Sites associated with Shakespeare are visited on various of our standard walks, and on our “Post-Medieval (Tudor and Stuart) London” and “Post-Medieval (Tudor and Stuart) City Highlights” themed specials.

Further details of all our walks are available in the “Guided Walks” section of this web-site.

Bookings may be made through the “Contact/Booking” section of the web-site, by e-mail (lostcityoflondon@sky.com), or by phone (020-8998-3051).

(*) He did, though, set one of his most famous scenes here, in Ely Palace: that in “Richard II” in which John of Gaunt utters in his dying speech the immortal words: “This royal throne of kings, this sceptr’d isle,|This earth of majesty, this seat of Mars,|This other Eden, demi-paradise,|This fortress built by Nature for herself|Against infection and the hand of war,|This happy breed of men, this little world,|This precious stone set in the silver sea,|Which serves it in the office of a wall,|Or as a moat defensive to a house,|Against the envy of less happier lands,|This blessed plot, this earth, this realm, this England”.

St Etheldreda (and Ely Palace)

St Etheldreda – detail

June 23rd –  Today is the Feast of St Etheldreda.

The church of St Etheldreda in Ely Place was originally built as a private chapel in Ely Palace (see below), owned by the Bishops of Ely,  in  around 1293, and pressed into service as an Anglican church after the Reformation.  It was undamaged  in the  Great Fire of 1666, although it has been somewhat modified subsequently.  It was “restored to the old faith” in 1874.

The interior contains a number of memorials to Catholic martyrs, including John Houghton, Prior of Charterhouse, who was hanged, drawn and quartered  at Tyburn in 1535 for challenging King Henry VIII’s  supremacy over the Church. The exterior is a rare, restrained and fine surviving example of the Decorated Gothic style of ecclesiastical architecture.  The church is easily overlooked on account of its tucked-away location (and small size).  Etheldreda was the Abbess of Ely in the seventh century.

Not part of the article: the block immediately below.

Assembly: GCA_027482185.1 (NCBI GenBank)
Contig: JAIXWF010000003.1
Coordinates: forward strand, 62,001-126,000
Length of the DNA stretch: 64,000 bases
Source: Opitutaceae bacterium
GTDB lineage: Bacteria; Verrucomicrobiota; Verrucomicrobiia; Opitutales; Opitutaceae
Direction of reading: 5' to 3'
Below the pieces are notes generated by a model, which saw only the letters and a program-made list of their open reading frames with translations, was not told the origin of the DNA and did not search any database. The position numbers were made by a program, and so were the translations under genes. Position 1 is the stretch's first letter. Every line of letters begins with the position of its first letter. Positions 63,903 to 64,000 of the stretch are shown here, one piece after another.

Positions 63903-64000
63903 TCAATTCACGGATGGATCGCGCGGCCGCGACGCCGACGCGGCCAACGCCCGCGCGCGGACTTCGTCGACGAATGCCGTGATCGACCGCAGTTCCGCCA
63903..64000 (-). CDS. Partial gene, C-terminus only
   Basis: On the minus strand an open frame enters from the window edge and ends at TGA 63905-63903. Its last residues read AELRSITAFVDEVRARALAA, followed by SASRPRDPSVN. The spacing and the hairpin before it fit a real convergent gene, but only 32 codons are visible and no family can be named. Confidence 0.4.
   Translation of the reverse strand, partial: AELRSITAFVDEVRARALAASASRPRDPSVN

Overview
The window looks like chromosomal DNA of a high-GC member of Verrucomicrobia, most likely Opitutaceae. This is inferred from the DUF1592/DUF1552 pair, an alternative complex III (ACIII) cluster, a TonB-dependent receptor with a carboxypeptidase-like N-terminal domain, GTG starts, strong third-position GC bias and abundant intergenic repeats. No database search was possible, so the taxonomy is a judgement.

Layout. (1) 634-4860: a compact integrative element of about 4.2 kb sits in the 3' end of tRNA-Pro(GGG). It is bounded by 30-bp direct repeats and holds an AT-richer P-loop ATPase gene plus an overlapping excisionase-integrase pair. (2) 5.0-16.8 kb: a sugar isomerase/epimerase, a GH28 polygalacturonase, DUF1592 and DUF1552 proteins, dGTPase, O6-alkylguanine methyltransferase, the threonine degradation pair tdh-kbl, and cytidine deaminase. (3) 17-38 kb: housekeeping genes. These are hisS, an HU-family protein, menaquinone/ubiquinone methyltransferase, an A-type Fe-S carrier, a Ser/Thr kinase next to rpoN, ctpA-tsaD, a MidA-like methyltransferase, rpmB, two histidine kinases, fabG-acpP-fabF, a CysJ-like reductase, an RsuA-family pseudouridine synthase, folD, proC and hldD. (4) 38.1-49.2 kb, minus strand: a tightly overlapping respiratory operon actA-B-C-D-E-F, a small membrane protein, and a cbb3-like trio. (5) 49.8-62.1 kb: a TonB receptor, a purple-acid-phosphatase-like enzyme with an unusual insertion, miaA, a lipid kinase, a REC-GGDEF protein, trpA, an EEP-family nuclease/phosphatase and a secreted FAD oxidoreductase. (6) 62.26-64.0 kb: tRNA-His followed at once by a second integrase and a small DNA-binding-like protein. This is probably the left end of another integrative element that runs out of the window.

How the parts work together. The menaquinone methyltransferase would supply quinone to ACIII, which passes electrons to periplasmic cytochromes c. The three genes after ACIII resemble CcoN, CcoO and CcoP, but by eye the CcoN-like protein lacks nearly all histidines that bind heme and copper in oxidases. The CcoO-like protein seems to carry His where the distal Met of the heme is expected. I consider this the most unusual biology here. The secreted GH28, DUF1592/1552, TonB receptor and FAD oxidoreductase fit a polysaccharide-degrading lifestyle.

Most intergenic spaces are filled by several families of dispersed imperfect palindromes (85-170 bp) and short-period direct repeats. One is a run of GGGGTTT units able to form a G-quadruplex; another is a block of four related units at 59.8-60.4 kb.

John of Gaunt lived in Ely Palace after his own Savoy Palace was destroyed in the Peasants’ Revolt in 1381, and he died there in 1399.  In a scene in Shakespeare’s  “Richard II”, set here, he uttered in his dying speech the immortal words:

“This royal throne of kings, this sceptr’d isle,

This earth of majesty, this seat of Mars,

This other Eden, demi-paradise

This blessed plot, this earth, this realm, this England”.

Reconstruction of Ely Palace (in the Crypt of St Etheldreda)

Reconstruction of Ely Palace (in the Crypt of St Etheldreda)

The palace’s gardens were said to produce the finest strawberries in London, in honour of which a “Strawberrie Fayre” is still held nearby  every June.  In a scene in “Richard III”, Gloster says to Ely: